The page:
The Burma Campaign

The Burma Rifles

The Burma Rifles came into being in April 1937 following the separation of Burma from India, when the 20th Burma Rifles, the junior line infantry regiment of the Indian Army, was transferred from the Indian establishment to the Government of Burma.  Being no longer part of the Indian Establishment, the number “20” was dropped from the regiment title.  At the time of transfer, there were four  regular infantry battalions.

The Burma RiflesThe 20th Burma Rifles had in 1922 been formed from the 70th Burma Rifles and 85th Burman Rifles, as part of the reorganisation of the Indian Army.  Both regiments had been raised during World War I and battalions saw service in Mesopotamia, Aden and Egypt.  A territorial battalion, the 11th Battalion, 20th Burma Rifles, was also formed in 1922.  In 1937, this too was transferred from the Indian establishment, becoming 11th Battalion, The Burma Rifles.

Originally composed of Burmans, Karens, Kachins and Chins with some Gurkhas, despite the protests of experienced officers the recruitment of Burmans was stopped in 1927.  The rationale was that the Burmese did not make good soldiers but the failure to recruit them alienated the regiment from the Burmese population, which saw the regiment as just another part of the occupying British forces.

Before the separation of Burma from India, the infantry units which came to be included in the Burma Army, the Burma Rifles and the Burma Military Police, were officered exclusively by British regular offices of the Indian Army.  From 1st April 1937, officers for the Burma Rifles, the Burma Frontier Force and the B.M.P. were found by the secondment of British Service officers and Indian Army officers for a tour of four years, extensible to five.  All officers were placed at the disposal of the G.O.C. Burma who decided the officer postings between the three forces (Burma Rifles, B.F..F and B.M..P).   Apart from British Regular officers, Governor's Commissioned Officers (G.C.O.s), the equivalent in Burma of Viceroy's Commissioned Officers in India, served with the battalions of the Burma Rifles and the B.F.F.  The G.C.O.s retained the Indian ranks of subedar-major, subedar and jemadar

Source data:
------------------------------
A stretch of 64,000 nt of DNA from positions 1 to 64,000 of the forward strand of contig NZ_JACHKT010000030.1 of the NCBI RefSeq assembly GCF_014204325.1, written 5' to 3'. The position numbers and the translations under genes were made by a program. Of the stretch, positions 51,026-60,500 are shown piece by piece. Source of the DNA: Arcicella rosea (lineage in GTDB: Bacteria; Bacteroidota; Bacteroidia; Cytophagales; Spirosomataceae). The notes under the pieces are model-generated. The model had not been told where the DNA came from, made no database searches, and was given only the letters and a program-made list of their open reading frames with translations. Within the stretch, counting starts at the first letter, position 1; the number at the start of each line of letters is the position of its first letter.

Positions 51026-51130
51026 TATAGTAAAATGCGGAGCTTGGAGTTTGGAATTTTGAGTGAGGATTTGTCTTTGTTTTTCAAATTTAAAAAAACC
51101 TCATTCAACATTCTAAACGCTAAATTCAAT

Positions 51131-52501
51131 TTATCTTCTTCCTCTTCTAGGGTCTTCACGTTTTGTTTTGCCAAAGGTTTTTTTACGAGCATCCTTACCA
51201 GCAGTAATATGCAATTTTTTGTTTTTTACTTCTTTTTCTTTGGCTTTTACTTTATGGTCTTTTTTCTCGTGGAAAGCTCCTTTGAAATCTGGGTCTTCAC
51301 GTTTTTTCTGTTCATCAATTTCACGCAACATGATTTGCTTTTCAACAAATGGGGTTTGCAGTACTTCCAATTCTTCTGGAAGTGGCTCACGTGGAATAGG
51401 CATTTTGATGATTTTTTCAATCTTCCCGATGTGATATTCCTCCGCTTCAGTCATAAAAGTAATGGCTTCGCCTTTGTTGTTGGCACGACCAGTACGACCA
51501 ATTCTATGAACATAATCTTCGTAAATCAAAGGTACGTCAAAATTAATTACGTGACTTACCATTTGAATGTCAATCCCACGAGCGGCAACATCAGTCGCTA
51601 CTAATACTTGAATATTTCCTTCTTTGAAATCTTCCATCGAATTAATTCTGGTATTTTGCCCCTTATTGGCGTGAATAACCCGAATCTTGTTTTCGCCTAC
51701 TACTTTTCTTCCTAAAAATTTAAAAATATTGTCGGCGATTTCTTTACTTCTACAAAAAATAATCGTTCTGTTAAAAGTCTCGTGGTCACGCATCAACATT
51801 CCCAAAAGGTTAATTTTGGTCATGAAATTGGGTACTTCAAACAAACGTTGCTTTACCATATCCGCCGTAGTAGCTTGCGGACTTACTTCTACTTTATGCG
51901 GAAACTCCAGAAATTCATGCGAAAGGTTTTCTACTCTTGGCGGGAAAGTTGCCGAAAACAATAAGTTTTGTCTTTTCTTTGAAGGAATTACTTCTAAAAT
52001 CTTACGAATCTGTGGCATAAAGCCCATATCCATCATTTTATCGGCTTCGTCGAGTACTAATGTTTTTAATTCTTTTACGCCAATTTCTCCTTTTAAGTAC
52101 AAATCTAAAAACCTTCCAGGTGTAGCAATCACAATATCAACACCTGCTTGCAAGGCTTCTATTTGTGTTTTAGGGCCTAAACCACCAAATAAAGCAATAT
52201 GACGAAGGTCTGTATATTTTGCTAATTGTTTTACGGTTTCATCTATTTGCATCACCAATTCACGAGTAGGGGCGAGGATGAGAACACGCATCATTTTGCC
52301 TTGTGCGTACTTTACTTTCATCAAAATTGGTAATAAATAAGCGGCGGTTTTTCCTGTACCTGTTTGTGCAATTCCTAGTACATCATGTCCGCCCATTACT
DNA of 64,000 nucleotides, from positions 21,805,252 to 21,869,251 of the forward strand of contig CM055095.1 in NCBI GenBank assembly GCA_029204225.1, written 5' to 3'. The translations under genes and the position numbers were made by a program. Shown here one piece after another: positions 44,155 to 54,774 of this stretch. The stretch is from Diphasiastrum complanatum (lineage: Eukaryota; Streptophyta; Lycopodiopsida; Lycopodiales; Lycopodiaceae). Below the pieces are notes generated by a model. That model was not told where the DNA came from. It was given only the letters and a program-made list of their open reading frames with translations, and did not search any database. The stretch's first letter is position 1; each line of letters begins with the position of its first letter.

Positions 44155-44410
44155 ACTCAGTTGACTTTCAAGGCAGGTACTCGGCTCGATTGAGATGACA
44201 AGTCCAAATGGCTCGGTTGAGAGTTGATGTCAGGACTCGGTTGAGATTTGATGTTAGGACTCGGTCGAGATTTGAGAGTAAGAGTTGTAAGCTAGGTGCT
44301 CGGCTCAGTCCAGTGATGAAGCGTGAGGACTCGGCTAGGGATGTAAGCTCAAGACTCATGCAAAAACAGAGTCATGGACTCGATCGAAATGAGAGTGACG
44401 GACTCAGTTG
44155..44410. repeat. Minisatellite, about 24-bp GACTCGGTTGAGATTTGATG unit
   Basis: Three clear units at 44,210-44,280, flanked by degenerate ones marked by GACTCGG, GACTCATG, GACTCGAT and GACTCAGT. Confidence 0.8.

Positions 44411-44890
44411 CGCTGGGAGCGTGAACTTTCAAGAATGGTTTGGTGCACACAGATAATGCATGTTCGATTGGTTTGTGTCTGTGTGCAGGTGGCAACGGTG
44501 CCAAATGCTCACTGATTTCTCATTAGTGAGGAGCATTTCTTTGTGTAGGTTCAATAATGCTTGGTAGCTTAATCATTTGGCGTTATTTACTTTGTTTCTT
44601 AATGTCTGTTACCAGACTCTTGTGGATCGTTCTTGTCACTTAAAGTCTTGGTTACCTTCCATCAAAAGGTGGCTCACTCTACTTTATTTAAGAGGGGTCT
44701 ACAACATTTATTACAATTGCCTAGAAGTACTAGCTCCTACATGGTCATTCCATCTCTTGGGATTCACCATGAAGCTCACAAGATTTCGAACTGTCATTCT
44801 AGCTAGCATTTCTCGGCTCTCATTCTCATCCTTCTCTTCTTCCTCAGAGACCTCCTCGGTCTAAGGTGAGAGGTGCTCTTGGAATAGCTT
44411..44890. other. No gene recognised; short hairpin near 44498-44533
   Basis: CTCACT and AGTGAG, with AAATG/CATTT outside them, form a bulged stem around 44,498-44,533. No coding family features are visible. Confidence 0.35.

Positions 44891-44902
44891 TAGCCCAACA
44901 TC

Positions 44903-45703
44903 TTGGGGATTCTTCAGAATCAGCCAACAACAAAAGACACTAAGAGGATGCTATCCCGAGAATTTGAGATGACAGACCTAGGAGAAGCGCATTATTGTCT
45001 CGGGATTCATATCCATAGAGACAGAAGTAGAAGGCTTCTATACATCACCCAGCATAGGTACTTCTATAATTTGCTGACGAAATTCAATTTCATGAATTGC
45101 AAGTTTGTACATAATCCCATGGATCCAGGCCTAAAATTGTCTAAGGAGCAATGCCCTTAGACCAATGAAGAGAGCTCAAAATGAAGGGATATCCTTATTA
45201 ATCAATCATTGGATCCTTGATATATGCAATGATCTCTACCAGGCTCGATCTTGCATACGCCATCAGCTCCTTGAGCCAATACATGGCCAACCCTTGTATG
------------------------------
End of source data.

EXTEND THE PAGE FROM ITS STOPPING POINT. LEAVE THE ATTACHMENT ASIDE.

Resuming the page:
Following the outbreak of war in 1939, many officers serving with British infantry battalions in Burma and those serving with the Burma Forces were posted away to help with the expansion of the British and Indian Armies.  Replacements for these officers and additional officers to support the expansion of the Burma Army were found by the appointment of officers from the Army in Burma Reserve of Officers (ABRO).

The battalions were organised into four rifle companies and between 1923 and 1937 two companies were composed of Karens with one each of Chins and Kachins. The working language was Urdu, as in the Indian Army, though many British officers learned Burmese and the tribal dialects.

The outbreak of war in Europe stimulated a steady expansion of the regiment from 1939. First came an additional territorial battalion, the 12th (Lower Burma) Battalion on 1st October 1939. The reluctance to recruit Burmans was overcome and both the 5th and 6th Battalions were formed from cadres of the existing regular battalions and given Burman companies.  The 7th (Burma Police) Battalion was raised in November 1940 from a nucleus of men from the Burma Police and the Burma Military Police, around half the men being Burmese and Karen with the rest being Indians who had settled in Burma.  The 8th (Frontier Force) Battalion, formed in October 1940, was composed of Sikhs and Punjabi Mussalmans serving with the Burma Frontier Force.  The two battalions of the Burma Territorial Force, 11th and 12th, were embodied as regulars and the 9th (Reserve) and 10th (Training) Battalions were formed in July 1941.  The 13th and 14th (Shan States) Battalions were formed on 1st December 1939 and 15th May 1941 respectively.  There were few experienced men to draw on to fuel this expansion and the despite the increase in numbers, overall effectiveness was reduced.